Since the financial crisis, federal banking regulators have enhanced their initiatives to support MDIs. Although the Federal Reserve System had been working with MDIs prior to the crisis, it officially launched the Partnership for Progress in 2008. The partnership provides technical assistance to MDIs on topics such as regulatory and capital-planning processes, with the goal of preserving the number of MDIs (Duke, 2009). In 2013, the Federal Reserve System reaffirmed its commitment to MDIs, recognizing that they, like the households they serve, were hit hard by the recession.11 For its part, the FDIC, which has become the primary federal regulator of minority depositories, conducted a research study on minority banks in 2014, has held regular conferences for MDIs in partnership with the Federal Reserve System and OCC, has facilitated ongoing regional discussion sessions, and has helped match MDIs with minority investors, in addition to participating in an interagency group that coordinates support among regulators. In 2013, the OCC also established a Minority Depository Institutions Advisory Committee to recommend steps for ensuring the health and viability of minority depository institutions.12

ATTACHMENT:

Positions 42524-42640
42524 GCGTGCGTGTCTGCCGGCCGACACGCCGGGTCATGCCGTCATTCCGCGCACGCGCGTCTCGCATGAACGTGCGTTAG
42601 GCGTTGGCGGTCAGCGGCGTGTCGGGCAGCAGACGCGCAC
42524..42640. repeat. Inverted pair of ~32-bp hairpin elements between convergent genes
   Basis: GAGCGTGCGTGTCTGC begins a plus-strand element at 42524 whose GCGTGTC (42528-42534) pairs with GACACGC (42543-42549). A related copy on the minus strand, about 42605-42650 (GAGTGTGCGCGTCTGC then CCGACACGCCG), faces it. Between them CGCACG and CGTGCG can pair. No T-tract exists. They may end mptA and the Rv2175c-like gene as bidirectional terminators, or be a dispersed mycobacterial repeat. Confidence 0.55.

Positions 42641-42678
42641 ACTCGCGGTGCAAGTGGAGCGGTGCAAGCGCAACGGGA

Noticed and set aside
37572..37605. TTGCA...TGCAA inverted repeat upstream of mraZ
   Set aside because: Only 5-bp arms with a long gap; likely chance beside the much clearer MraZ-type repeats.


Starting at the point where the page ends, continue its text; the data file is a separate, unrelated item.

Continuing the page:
Previous research

Academic interest in minority banks dates back to Brimmer’s (1971) seminal study on the performance of black-owned banks. Studies on minority-owned banks have generally fallen into two main categories: 1) an examination of their performance/efficiency and their prospects for long-term survival; and 2) the impact of these banks on the economic development of their local service areas and the clientele they serve (for example, Irons, 1971; Emeka, 1973; Bradford, 1974; Boorman, 1974; Black, 1979; Bates and Bradford, 1980; Clair, 1988; Elyasiani and Mehdian, 1992; Cole et al., 1985; Kwast and Black, 1983; Hasan and Hunter 1996; and Iqbal, Ramaswamy, and Akhigbe, 1999). According to the majority of these studies, minority banks are confronted with some unique challenges, not necessarily common to all small (community) banks, which might create greater constraints on their efficiency. These studies have noted that lending is generally much lower for MDIs than for their peers, due to their having lower capital and serving a clientele with liquidity constraints or less stable income profiles in low-income neighborhoods. However, some researchers (for example, Lawrence, 1997, and Clair, 1988) found that some MDIs (black and/or Hispanic) generally underperformed their nonminority peers competing in the same marketplace, suggesting that their underperformance was not driven by the market they served.